Add_Take_Ownership_with_Pause_to_context_menu.reg


    Download

    4. To Remove "Take Ownership" from Context Menu

       Note
    This is the default setting, and will also restore the default Run as administrator for .exe files.


    A) Click/tap on the Download button below to download the file below, and go to step 5 below.

    Remove_Take_Ownership_from_context_menu.reg


    Download

    5. Save the .reg file to your Desktop.

    6. Double click on the downloaded .reg file to merge it.

    7. If prompted, click on Run, Yes (UAC), Yes, and OK to approve the merge.

    8. When finished, you can delete the downloaded .reg file if you like.



    That's it,
    Shawn








  • Posts : 246
    Microsoft Windows 7 x64 Ultimate
       #1

    Wow, that helps tremendously.

    Thanks for the information!
      My Computer


  • Posts : 61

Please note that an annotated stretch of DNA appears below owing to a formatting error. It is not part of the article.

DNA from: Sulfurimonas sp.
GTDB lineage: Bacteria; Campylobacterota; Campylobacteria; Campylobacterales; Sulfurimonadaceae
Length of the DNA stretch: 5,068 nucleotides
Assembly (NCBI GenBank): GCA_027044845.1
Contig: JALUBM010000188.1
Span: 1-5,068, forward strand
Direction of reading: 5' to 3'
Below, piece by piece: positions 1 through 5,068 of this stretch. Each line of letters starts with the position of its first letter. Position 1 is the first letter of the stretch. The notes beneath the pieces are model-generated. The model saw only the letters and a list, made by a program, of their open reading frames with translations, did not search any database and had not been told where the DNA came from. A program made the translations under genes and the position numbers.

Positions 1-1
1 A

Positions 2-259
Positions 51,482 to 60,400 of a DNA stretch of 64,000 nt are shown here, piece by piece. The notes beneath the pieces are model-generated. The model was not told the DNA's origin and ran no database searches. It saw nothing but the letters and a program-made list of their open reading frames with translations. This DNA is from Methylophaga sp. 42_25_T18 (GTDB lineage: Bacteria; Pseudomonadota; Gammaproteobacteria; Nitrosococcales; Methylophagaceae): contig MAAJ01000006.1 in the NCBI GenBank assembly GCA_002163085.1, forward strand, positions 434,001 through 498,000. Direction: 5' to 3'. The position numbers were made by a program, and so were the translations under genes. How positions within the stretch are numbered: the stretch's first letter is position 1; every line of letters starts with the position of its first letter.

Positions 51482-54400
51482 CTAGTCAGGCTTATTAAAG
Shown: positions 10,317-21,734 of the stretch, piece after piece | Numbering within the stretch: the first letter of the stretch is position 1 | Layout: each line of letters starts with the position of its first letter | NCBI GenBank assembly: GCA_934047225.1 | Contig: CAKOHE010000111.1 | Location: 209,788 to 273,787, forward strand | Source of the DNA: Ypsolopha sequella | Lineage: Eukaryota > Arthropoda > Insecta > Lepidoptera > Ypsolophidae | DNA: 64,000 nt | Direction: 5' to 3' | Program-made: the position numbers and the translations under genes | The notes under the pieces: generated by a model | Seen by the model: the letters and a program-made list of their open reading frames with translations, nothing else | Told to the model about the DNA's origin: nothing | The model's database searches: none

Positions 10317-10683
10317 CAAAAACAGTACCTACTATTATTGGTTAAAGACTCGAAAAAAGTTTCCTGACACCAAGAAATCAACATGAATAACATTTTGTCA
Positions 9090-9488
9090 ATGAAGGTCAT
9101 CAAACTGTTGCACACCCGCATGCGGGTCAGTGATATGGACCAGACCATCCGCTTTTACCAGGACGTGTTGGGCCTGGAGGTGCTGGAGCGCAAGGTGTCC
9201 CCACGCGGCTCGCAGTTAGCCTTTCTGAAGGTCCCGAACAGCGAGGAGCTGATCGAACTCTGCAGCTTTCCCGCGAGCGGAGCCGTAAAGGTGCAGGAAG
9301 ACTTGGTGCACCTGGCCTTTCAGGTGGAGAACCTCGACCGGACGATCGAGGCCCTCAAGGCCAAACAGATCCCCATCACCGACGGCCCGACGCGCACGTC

Windows 7 Ultimate RTM x64
       #2

    Thanks you, very useful :)
      My Computer


  • Posts : 178
    Windows 7 Beta 1 b7000
       #3

    AWESOME. Very very handy. Thanks
      My Computer


  • Posts : 269
    Windows 7
       #4

    thanks great tool, will use this more offten. Cheers
      My Computer


  • Posts : 61
    Windows 7 Ultimate RTM x64
       #5

    If I take ownership of the Sidebar folder, can i see the gadgets? even if im not logged on Administrator Account? Thanks :)
      My Computer


  • Posts : 70,224
    64-bit Windows 10 Pro
    Thread Starter
       #6

    Hello Solid004,

    No need to. For the locations, see: Gadgets - Add or Remove from Desktop

    Hope this helps,
    Shawn
      My Computer


  • Posts : 61
    Windows 7 Ultimate RTM x64
       #7

    Thanks you very much Brink
      My Computer


  • Posts : 11
    windows 7
       #8

    Thanks ; keep up the good work
      My Computer


  • Posts : 70,224
    64-bit Windows 10 Pro
    Thread Starter
       #9

    Brink said:
    Hello Solid004,

    No need to. For the locations, see: Gadgets - Add or Remove from Desktop

    Hope this helps,
    Shawn
    Solid004 said:
    Thanks you very much Brink
    You're welcome Solid.
      My Computer